This article, written by JPT Technology Editor Judy Feder, contains highlights of paper SPE 194180, “An Analytical Model for Double-Shouldered Connection Strengths,” by Grant Pettit, SPE, Bureau Veritas, prepared for the 2019 SPE/IADC International Drilling Conference and Exhibition, The Hague, 5–7 March. The paper has not been peer reviewed.

The extra torsional capacity and clearance available when proprietary, double-shouldered connections are used instead of public-domain, single-shouldered connections enables well teams to drill farther, faster, and with less damage to the drillstring. No analytical model as yet can accurately calculate the tensile and torsional capacities of double-shouldered connections. This paper presents a set of equations that extends the approach of the original single-shouldered equation to account for a second shoulder, and helps to understand connection strengths better.

Introduction

Single-shouldered connections such as API drillstem connections use a straightforward analytical equation to determine the capacities of any connection. This equation may not be perfect—it relies on linear assumptions that are probably not descriptive of the connection loading—but several decades of use have made the industry confident in the equation’s strengths and aware of its shortcomings.

Because no analytical model is available to calculate these capacities in proprietary double-shouldered connections, the connection designer or manufacturer typically creates an empirical formula that is calibrated through laboratory and field testing. Although this approach is acceptable, it hinders tool designers who need something different from what is offered on the public market. It is rarely cost-efficient to perform laboratory and field testing for a one-off connection design.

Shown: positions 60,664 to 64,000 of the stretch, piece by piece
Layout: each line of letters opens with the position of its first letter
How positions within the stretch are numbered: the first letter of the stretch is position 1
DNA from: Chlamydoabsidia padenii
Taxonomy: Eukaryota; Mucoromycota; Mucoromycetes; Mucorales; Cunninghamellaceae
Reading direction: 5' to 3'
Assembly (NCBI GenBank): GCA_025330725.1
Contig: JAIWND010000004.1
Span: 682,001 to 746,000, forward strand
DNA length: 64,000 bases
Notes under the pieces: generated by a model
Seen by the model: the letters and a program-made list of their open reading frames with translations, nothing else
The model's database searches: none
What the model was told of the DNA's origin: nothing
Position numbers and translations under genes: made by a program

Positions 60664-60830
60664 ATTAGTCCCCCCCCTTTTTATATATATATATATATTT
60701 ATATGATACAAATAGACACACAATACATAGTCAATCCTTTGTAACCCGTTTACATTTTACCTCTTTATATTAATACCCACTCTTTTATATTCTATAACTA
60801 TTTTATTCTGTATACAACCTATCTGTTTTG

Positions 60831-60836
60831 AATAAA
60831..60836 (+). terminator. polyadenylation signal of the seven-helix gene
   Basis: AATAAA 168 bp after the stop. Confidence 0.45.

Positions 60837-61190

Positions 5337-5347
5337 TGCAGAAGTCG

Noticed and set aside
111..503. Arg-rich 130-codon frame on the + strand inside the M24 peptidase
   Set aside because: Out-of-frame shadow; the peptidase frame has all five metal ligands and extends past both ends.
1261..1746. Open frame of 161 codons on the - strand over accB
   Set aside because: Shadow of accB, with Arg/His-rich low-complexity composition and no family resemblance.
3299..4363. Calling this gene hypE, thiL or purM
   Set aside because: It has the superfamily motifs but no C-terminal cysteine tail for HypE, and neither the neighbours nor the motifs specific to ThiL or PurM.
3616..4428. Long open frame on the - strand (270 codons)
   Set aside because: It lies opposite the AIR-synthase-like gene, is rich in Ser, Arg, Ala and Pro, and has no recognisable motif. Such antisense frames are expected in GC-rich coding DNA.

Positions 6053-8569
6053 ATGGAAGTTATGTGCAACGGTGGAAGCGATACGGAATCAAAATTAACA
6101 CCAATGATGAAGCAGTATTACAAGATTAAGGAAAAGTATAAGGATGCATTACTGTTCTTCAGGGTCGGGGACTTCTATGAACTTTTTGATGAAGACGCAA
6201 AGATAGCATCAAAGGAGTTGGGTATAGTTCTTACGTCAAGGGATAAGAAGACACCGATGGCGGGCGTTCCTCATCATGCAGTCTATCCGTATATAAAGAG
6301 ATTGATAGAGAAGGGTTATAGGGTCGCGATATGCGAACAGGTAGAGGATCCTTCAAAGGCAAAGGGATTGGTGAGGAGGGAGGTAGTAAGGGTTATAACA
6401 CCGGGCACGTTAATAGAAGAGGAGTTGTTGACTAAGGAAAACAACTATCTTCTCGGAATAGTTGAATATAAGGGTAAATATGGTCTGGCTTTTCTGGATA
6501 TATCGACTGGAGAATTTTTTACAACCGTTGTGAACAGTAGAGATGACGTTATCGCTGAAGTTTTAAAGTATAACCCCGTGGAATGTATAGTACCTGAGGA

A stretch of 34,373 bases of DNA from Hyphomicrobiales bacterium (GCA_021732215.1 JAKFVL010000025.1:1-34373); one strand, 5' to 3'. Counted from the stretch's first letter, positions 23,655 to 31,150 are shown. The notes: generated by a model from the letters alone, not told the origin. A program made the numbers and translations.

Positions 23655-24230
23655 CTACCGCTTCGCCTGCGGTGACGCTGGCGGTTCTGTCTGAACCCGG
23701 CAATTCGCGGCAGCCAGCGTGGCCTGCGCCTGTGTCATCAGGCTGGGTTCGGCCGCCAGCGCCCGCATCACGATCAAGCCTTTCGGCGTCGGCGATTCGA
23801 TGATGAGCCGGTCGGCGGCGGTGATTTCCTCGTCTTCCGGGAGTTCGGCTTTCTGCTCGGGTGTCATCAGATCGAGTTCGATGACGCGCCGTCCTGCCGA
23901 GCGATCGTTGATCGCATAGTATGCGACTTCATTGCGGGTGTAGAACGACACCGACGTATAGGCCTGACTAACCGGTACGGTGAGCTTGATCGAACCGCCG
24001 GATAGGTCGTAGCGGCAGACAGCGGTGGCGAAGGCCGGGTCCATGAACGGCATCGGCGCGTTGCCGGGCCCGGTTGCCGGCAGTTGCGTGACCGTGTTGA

The complete paper states that what is needed is to extend the approach of the original single-shouldered equation to account for a second shoulder. According to the author, although the mathematical complexity increases, the assumptions are the same, lending confidence to the extended equation.

The complete paper presents the derivation of a set of equations that use the same basic assumptions as the original single-shouldered connection torque equations, in the same way as do the API equations, to advance understanding of the torsion and tension capacities for double-shouldered equations. The implicit assumptions present in the original equations are discussed; then the same ideas are applied to a double-shouldered connection. The full set of new equations is developed and described, including tips on their practical use gained from tool-design experience.

Current Single-Shouldered Connection Model

Connection strength formulas contained in API RP 7G Appendix A are the basis for the connection torsion and tensile capacities in that standard and in many other oilfield references. These equations and resulting numbers have been in place for decades, creating industry confidence in their usefulness and awareness of their weaknesses.

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